No One Spoke

Friends and I enjoyed sun, sand, and surf with other beachgoers on a recent Saturday. Sitting slathered in sticky sunscreen beneath our umbrellas, we pointlessly brushed sand from our legs as we discussed evening plans. The seagulls overhead laughed louder than the swimmers splashing in nearby waves while those of us on the beach napped, read, or simply watched people. My friends discussed how relaxing it was and how nice it would be to sleep late the next morning.

Sleep late? I mentioned to them that we only get so many sunrises in a lifetime. Shouldn’t we get up to look at a few?

They stared blankly for a second then shook their heads in unison. No.

In the wee hours of the next morning, alone in the dark, I started the short walk from house to beach guided only by dim lights above the boardwalk. It was eerily quiet at that hour with just the rustling sound of trees in the breeze and the muffled crash of waves in the distance. As I approached the boardwalk to make my way onto the beach through an opening in the weathered sand-fencing I assumed I would be alone. I was not.

An older couple wearing t-shirts and shorts made their way in the dark. Holding hands, they passed through the opening in the fence and shuffled slowly through the cool sand. Behind them, a woman draped in cameras with lenses of various lengths stopped to remove her shoes before stepping off the boardwalk and onto the beach. Just after her came an elderly man carrying a tiny dog on his arms. Together, silently in the darkness, we walked towards the water.

Already on the beach were three young girls huddled together on a large towel. Sitting cross-legged in over-sized sweatshirts, they faced the water saying nothing. Near them, two men in baseball caps sipped coffee and stared towards the horizon. Even with such an expanse of empty beach available we gravitated towards one another. No one spoke.

Out on the horizon, the palest of pinks began to push away some of the blackness.

We turned to face the faint light. As if a few feet would make a difference in the millions of miles that separated us, we all drifted a bit closer to the water in the direction of the already brighter pink sky. In that first light I noticed we had not been alone. Standing along the higher edges of the beach, together in the soft sand by the dunes, were seagulls by the hundreds. They made no sound as the bright pink horizon turned a pale orange.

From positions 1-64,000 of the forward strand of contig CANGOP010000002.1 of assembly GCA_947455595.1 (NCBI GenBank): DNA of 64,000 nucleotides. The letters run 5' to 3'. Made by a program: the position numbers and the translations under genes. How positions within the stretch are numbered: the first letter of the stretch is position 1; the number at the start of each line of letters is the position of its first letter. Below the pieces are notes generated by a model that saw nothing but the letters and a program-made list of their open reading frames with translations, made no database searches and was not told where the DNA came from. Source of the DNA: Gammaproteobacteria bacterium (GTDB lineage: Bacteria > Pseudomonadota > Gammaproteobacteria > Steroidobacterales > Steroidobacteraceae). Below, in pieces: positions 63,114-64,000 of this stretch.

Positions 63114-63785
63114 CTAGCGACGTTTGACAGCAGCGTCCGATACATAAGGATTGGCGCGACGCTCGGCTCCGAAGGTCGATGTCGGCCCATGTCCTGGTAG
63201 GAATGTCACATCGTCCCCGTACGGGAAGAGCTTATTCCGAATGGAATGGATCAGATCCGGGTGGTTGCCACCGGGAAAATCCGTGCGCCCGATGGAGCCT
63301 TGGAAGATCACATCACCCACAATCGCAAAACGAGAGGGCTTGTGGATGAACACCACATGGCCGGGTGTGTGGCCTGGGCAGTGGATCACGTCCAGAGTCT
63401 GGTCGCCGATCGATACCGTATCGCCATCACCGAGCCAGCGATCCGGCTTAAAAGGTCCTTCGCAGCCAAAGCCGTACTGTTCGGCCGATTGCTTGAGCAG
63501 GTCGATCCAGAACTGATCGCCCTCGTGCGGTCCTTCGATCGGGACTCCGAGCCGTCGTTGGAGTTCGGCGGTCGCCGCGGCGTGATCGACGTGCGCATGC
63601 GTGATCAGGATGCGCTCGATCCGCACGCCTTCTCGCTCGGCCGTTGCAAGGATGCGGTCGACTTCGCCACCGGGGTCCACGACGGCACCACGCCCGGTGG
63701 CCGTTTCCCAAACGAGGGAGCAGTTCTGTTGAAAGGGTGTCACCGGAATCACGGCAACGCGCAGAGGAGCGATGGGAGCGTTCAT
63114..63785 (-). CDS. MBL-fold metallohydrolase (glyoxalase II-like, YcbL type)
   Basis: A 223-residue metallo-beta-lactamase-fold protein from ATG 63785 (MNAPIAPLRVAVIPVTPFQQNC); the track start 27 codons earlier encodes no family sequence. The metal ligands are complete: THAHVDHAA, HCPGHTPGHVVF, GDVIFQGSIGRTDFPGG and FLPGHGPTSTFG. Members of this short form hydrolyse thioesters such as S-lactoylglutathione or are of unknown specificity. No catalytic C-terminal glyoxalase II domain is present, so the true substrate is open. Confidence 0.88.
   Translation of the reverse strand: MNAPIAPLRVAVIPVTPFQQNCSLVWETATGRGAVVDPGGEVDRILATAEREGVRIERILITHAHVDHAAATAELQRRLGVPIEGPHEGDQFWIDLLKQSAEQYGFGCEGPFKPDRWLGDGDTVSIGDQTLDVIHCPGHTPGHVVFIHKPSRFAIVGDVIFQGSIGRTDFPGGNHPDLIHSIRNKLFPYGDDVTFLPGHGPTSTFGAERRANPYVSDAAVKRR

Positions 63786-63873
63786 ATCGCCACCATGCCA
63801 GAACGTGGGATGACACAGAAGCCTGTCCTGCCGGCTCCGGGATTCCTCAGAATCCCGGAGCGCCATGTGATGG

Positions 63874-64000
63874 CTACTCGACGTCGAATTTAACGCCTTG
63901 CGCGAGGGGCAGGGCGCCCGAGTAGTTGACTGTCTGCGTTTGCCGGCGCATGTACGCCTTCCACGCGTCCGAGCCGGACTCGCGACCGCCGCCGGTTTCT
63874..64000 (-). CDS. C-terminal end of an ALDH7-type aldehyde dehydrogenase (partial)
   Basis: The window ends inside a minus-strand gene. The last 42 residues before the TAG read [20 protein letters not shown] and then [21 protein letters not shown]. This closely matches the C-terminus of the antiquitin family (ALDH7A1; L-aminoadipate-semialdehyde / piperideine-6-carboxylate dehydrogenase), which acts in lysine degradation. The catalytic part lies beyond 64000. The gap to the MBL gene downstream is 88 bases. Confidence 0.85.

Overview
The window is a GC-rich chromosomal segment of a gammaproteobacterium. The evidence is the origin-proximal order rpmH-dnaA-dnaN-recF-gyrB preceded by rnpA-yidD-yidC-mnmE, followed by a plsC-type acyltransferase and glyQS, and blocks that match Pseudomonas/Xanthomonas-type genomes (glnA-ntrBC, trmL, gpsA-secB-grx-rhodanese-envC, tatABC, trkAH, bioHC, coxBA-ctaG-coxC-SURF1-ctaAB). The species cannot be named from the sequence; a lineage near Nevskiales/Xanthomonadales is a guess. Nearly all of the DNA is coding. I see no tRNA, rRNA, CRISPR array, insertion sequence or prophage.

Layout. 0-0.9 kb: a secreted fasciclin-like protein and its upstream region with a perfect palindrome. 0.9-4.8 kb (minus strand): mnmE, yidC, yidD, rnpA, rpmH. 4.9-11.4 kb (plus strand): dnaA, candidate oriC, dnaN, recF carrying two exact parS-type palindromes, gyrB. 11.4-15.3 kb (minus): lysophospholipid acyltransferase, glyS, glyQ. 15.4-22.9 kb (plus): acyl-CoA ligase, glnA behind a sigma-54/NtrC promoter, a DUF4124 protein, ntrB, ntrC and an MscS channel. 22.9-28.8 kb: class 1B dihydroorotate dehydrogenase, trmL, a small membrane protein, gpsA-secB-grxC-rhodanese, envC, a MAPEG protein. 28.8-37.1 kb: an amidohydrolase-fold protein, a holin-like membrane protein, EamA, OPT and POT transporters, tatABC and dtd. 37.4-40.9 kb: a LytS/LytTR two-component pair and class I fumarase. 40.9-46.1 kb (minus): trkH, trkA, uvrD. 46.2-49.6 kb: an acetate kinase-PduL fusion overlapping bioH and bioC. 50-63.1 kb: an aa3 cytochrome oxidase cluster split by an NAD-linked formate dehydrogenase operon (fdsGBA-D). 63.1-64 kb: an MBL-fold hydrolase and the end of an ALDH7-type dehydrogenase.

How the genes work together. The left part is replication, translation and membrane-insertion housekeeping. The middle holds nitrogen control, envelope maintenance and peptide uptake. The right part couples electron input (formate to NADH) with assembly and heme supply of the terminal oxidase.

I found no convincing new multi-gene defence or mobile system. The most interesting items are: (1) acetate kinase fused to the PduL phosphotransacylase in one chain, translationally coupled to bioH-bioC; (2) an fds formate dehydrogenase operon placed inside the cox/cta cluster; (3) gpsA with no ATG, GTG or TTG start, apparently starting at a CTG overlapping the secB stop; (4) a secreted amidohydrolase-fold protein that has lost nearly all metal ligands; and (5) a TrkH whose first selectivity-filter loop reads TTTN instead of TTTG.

The pale orange became bright orange as the sky overhead traded blackness for gray-blue. The bright orange quickly morphed to an even brighter orange. Almost immediately it was red and then instantly a fiery pinpoint of brightness gave way to the blinding glow of the rising sun.

Cameras clicked to the left, someone caught their breath to the right, but no one spoke.

The fiery ball moved rapidly above the horizon while we watched. As if on cue, hundreds of still silent seagulls lifted from the sand as one and floated towards and then over the waves. They passed between us and the perfect fiery circle that now hovered completely above the horizon.

Again, cameras clicked to the left, someone caught their breath to the right, but no one spoke.

The sky overhead was now a pale blue. We watched the still bright circle lose some of its fire and changed to a yellowish-orange. Reluctant to leave, we stared over the water a little more, smiled at each other, then made our way across the sand and back up to the boardwalk. No one spoke.

None of us had met before nor are we likely to meet again. In all of the days leading up to that morning we had carried on with our own lives unaware that the others existed. It’s even possible that not one of us had a single thing in common with another, but for a few minutes we were completely bound together in silent darkness as we waited by the ocean for a beautiful ball of light.

I was behind the elderly man with the little dog as our group, still silent, plodded up the beach and back onto the boardwalk. On a bench by the opening in the snow-fence two women ate donuts and loudly discussed their plans for the day. Obviously shocked when our group appeared from behind a clump of seagrass to file through the opening in the fence, they stopped talking, held their donuts at their mouths, and stared.

“Where did you come from?” one woman finally said laughing. She bit her donut.

“Church.” the elderly man said.

“Church?” the woman asked, puzzled.

Several in our group paused to listen to this interaction.

“Yep.” the elderly man explained. “Sunrise service.”

I wondered about possible reactions from others in our impromptu group, whether they might disagree, take offense even, but with smiles on their faces they nodded and moved along to start the day.

No one spoke.

Stuart M. Perkins

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Perspective

Today I logged into Facebook. Or is it Fightback?

Gosh. I was only there to see cat pics.

The routine arguments were still in play: I don’t eat meat so why do you, I send my kid to school so why does yours learn at home, I can have a gun and you can’t make me get rid of it, and everything bad is Obama’s fault, no it isn’t, yes it is, no it isn’t, yes it is.

In that scenario, confrontations between “friends” seem to have escalated this week due to current events. Motivated by the latest issues, good people who usually post pizza recipes or the price of a new muffler were battling other good people over opposing views on flags and court rulings in addition to the usual topics. Some attacked the issue and others attacked the person. No one safe. Every view declared wrong. Perspective.

Seriously. I was only there to see cat pics.